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Ready to go to any lengths?

I've been kicked by the wind, robbed by the sleet Had my head stoved in, but I'm still on my feetand I'm still, willin’Little Feat

Where does willingness come from?

This is a central question and a key to our sobriety, our ability to get clean and sober and stay that way.

Several years ago I took a friend to Charlie Street, an alcoholism recovery program in Newport Beach. He had been injecting heroin for 11 months and told me he hadn’t had a drink in all that time. I pulled over at a liquor store and bought him a Budweiser. I told him to just say he was an alcoholic, because the program he was going to wouldn’t take an addict.

He said the beer “sure tasted good” and we drove over. He managed to stay about a week of the ten day program. During that time he called me and asked me to get one of his expensive tools out of hock. I refused, telling him to just let go of it and to concentrate in staying clean.
He was still holding on to his old life, unwilling to let go and concentrate all his efforts on the program of recovery. Despite being a complete mess, he had reservations.
He went back to using and died several months later. We had been friends since childhood. He was a loving, funny, happy-go-lucky man. He was hard-working and smart and losing him was awful.
Ours is radical program aimed at overcoming a cruel, destructive and cunning disease. A transformation, a spiritual awakening, must take place. But how? From the outset it seems impossible to bridge the distance from addiction to sobriety. An addict’s mind can’t solve the problem of addiction.
I had the same problem my friend had when I arrived in recovery. My extra baggage wasn’t holding on to recovering a valuable tool. It was my attitude toward religion.
“Spiritual experience” to me seemed to be a con concocted by some religious fanatics. These people were going to try to shove religious doctrine down my throat! That was not going to happen.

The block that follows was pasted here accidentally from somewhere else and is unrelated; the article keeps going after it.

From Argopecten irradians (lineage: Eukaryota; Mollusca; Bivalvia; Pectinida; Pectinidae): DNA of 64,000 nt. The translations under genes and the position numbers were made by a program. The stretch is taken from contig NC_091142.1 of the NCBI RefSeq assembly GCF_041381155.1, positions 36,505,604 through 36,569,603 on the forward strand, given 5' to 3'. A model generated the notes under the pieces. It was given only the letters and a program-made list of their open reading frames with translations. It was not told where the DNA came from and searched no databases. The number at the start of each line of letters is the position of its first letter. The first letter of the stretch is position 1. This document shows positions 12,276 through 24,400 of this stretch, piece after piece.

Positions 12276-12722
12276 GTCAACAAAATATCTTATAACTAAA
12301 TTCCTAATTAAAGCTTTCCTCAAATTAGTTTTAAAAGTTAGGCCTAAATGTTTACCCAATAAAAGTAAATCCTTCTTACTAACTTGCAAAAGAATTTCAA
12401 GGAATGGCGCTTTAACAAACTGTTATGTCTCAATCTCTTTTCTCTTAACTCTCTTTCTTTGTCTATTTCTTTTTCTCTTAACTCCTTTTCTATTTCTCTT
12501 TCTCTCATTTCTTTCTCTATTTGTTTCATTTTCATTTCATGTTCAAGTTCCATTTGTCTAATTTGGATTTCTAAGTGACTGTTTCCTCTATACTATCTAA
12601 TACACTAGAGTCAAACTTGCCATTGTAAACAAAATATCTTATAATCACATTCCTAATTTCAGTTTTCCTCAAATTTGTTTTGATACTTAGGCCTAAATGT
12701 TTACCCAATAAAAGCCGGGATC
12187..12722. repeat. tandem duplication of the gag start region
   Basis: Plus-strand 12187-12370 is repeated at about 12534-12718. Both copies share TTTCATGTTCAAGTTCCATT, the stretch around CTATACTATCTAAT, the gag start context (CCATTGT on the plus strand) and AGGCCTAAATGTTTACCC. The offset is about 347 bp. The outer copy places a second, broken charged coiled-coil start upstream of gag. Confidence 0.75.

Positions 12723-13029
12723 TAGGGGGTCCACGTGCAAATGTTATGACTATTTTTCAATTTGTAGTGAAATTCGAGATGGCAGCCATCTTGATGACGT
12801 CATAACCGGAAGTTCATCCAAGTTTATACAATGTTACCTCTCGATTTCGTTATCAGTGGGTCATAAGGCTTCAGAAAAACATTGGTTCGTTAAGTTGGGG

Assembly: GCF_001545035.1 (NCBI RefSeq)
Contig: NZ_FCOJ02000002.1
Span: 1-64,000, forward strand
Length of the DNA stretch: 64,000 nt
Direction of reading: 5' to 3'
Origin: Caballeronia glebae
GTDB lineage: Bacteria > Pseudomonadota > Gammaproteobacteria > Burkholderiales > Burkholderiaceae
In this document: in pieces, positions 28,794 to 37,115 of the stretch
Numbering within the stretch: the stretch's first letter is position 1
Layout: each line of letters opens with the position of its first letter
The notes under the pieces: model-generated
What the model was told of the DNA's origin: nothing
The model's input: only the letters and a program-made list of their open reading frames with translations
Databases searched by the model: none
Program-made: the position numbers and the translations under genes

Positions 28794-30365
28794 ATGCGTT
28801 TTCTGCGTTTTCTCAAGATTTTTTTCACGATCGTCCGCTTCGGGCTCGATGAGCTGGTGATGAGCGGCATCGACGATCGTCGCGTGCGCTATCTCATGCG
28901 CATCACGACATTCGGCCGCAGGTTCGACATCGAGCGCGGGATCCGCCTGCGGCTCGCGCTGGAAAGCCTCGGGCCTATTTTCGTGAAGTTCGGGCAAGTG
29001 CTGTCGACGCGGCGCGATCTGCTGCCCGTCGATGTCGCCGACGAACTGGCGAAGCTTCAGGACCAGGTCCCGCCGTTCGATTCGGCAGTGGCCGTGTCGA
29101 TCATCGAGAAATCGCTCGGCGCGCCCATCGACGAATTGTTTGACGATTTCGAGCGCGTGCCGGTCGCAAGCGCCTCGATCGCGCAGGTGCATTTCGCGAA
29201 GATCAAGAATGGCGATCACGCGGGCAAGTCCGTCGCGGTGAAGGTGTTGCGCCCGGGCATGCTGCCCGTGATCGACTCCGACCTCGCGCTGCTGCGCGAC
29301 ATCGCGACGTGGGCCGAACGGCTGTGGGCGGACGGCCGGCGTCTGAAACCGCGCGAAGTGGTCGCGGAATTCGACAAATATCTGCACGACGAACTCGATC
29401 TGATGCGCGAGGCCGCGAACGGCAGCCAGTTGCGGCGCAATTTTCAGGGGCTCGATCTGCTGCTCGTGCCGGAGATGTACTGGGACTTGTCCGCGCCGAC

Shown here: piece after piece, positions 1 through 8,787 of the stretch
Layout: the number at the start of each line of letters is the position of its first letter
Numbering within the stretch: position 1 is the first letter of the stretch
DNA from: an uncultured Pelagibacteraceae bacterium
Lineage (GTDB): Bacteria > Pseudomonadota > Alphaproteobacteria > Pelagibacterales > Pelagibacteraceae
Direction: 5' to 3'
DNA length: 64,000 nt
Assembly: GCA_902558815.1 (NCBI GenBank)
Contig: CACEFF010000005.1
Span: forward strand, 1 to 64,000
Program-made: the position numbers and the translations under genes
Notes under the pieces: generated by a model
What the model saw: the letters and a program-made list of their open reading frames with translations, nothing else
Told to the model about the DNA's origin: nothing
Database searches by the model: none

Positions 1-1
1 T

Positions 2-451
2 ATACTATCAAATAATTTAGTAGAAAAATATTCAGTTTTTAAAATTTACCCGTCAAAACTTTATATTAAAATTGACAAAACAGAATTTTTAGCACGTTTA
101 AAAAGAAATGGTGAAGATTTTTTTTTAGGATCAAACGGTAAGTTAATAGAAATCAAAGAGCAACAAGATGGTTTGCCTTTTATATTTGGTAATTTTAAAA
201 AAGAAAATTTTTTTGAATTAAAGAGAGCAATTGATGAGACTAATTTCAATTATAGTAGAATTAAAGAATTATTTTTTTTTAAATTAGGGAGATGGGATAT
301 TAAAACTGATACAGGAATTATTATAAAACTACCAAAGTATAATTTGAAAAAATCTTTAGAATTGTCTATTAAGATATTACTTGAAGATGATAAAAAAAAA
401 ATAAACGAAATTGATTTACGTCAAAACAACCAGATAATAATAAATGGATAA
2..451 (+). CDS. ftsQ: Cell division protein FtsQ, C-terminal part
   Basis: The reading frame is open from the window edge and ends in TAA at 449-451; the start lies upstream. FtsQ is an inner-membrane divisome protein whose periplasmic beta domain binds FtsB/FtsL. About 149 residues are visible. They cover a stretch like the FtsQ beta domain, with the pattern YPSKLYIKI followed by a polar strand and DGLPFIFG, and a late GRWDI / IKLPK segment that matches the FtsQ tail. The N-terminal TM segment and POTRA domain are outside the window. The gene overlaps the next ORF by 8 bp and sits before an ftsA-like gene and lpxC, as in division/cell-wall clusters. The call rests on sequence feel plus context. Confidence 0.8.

Still, I had fresh memories of doing insane, violent things while drinking. I was at the Big Book’s “turning point.” I didn’t want to drink, but I knew for sure that I would. A kind man volunteered to be my sponsor.

So it was sheer desperation that kept me in meetings. I saw that there was a solution and these people had it. They had what I wanted. They had accomplished what I could not do by myself.

I became willing. I had no reservations.
Doug G



Read Full Bio
Mark G
Mark Gladden brings both personal and professional experience to his role as co-founder of Present Moments Recovery. Now in long-term recovery himself after struggling with addiction for years, Mark understands firsthand the challenges men face in achieving and maintaining sobriety. It was this insight, combined with a desire to help others, that led Mark to establish Present Moments Recovery.

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Your first call will be greeted by one of our intake counselors who will be able to provide information on what program would be appropriate for your situation, as well as information about the process of getting treatment at our facility, if appropriate.

If Present Moments is the right fit for your current situation you will be speaking to Admissions Director Mark Gladden, who will be your guide throughout the process of arranging travel and undergoing an initial detox (if necessary). Mark has been the guide for dozens of men and women who have gotten their lives back by entering treatment at Present Moments. He has earned his reputation as being truly dedicated to the recovery of others. Mark will be the one to ‘show you the ropes’ when it comes to admitting to our facility for treatment

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